'90s' fitness guru keeps sights on food industry
Date: Saturday, September 04 @ 18:06:59 EDT
Topic: Celebrities


Source: The Republician Saturday, September 04, 2004
By PAT CAHILL
pcahill@repub.com
She no longer has the shaved head, but Susan Powter of "Stop the Insanity" fame still has the muscles, the machine-gun delivery and the righteous anger that has endeared her to millions of women.

The high-energy fitness guru who put infomercials on the map and several books on bestseller lists will discuss her latest book, "The Politics of Stupid," Thursday at 7 p.m. at Barnes and Noble Booksellers at the Holyoke Mall at Ingleside.

Powter, 46, has been living in Northampton for almost a year, quietly (if such a word can ever be applied to her) working with a local director on a one-woman show based on "The Politics of Stupid," which she plans to take on tour.

Her message: Americans have fallen prey to a food industry that encourages them to eat in an unhealthy way and leads to obesity, diabetes and high cholesterol.

Except that Powter doesn't put it that way. She tends to, well, explode. "We are biochemically poisoning our children!" she fulminates about the fast-food industry. "Huge corporations make billions of dollars selling a lifestyle that doesn't work!

"Women must go back their intuitive wisdom!" she says. "We must stand up as mothers and say: 'Liars! We will not buy your JUNK!'"

And don't get her started on the meat and dairy industries.

"I'm just pissy enough to tell the truth," she says. "I'm not afraid of rage."

Powter has long pink hair these days, and lots of tattoos and piercings. She is given to bursting out with such statements as: "Any woman who isn't a feminist is an idiot!"

She is proudly lesbian. She rails against "refined white flour and refined white sugar from refined white men in the refined White House."

Her calls her latest video "Trailer Park Yoga."

OK, she didn't live in a trailer park, just stopped in a lot of them while promoting her latest book. But she is "kinda trailer-park," she cheerfully admits.

The video cover shows her in a white sports bra and a black cowboy hat, luxuriantly tattooed and lolling against a leopard-skin carseat.

Take it or leave it, she doesn't care.

And women, it seems, love it. All kinds of women. "Women come to my readings in appliquéd sweaters," says Powter. "I love the women of America."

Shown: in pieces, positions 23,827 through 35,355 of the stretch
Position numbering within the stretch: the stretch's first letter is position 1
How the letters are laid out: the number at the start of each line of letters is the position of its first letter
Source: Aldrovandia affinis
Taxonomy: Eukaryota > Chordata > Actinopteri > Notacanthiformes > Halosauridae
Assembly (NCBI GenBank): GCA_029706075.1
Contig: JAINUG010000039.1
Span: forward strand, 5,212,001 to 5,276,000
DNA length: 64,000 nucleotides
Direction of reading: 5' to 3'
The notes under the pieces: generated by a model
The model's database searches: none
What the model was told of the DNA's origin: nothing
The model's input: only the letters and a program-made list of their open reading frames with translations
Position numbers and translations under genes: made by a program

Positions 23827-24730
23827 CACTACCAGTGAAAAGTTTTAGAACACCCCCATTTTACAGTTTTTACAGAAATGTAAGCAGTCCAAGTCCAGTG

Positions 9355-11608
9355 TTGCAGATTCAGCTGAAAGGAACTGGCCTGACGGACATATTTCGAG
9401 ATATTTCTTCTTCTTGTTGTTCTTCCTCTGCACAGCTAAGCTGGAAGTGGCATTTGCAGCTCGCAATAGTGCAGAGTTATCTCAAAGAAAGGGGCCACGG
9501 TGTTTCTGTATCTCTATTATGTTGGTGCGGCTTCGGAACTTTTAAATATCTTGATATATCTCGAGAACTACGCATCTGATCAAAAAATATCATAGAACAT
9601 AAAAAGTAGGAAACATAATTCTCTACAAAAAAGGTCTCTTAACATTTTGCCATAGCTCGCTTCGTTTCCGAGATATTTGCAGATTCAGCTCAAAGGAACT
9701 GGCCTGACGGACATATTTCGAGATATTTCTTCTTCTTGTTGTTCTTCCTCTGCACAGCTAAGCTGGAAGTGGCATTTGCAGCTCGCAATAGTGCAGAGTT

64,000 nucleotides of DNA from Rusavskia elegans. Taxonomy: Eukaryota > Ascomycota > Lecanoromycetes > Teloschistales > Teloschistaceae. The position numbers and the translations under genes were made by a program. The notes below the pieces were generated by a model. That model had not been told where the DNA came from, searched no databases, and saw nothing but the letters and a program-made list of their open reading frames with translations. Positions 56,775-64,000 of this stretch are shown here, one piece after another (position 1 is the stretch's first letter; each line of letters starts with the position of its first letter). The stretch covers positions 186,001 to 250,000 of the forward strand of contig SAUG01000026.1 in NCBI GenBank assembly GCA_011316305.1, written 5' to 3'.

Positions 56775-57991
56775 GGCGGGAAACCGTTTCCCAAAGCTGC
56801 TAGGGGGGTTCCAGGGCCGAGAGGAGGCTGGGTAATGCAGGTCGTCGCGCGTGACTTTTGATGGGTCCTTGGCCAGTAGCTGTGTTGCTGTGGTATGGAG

The bald head and the motormouth? That was to get their attention, she says. "Millions of women stopped channel surfing and said, 'I don't care what she looks like, she's telling the truth.'

It's also likely that many women sympathize with her story. How, with two little children ("a baby on each breast!"), she was dumped by her husband for an 18-year-old. Devastated. Got very fat, got hold of her life, got very fit. Wrote seven books, made numerous video and audio-tapes, got very rich.

Yet Powter has an earth-mother quality about her, and an upbeat energy underlying all the noise.

Is she happy? "I'm the happiest woman I know," she says. "I'm get- ting so close the moon that it's dangerous."

She can be just as rapturous as she is furious. She loves Northampton, which she calls "a glorious part of the country." She loves Seattle, where she used to live. She adores her three sons.

"I don't think I've been given a gift more precious than my 21-year-old son," she says of her eldest, who recently (she reports) told her that the world needs more women like her - beautiful, feminist, successful strong women.

"To hear these words from a 21-year-old male!" she says. "And he's a male who believes in equal rights for women!"

Powter was born in Australia and educated in a strict Catholic school. She describes her former faith as a patriarchal system predicated on "the slave labor of nuns."

She has been married and divorced twice. She has lived in New York, Texas and California. After she was abandoned with the two children, she tried to find solace in food, and ballooned to 260 pounds.

At the mention of "comfort food," she's off and running again: "There's nothing 'comforting' in eating poisonous food!

"There was no comfort in my being 260 pounds! There is no comfort in not having the energy to get through the day!"

And so on.

Twelve years after "Stop the Insanity," Powter still practices what she preaches. Movement is a daily part of her life, whether she's bicycling, lifting weights or swimming.

She is a vegan, having renounced meat and milk products, but says good food is not a matter of being vegetarian or non-vegetarian. What's important, she says, is eating "whole" foods that have not been chemically altered.

"If it's fluorescent blue," says Powter, "it's not good for you."

And who can argue with that?





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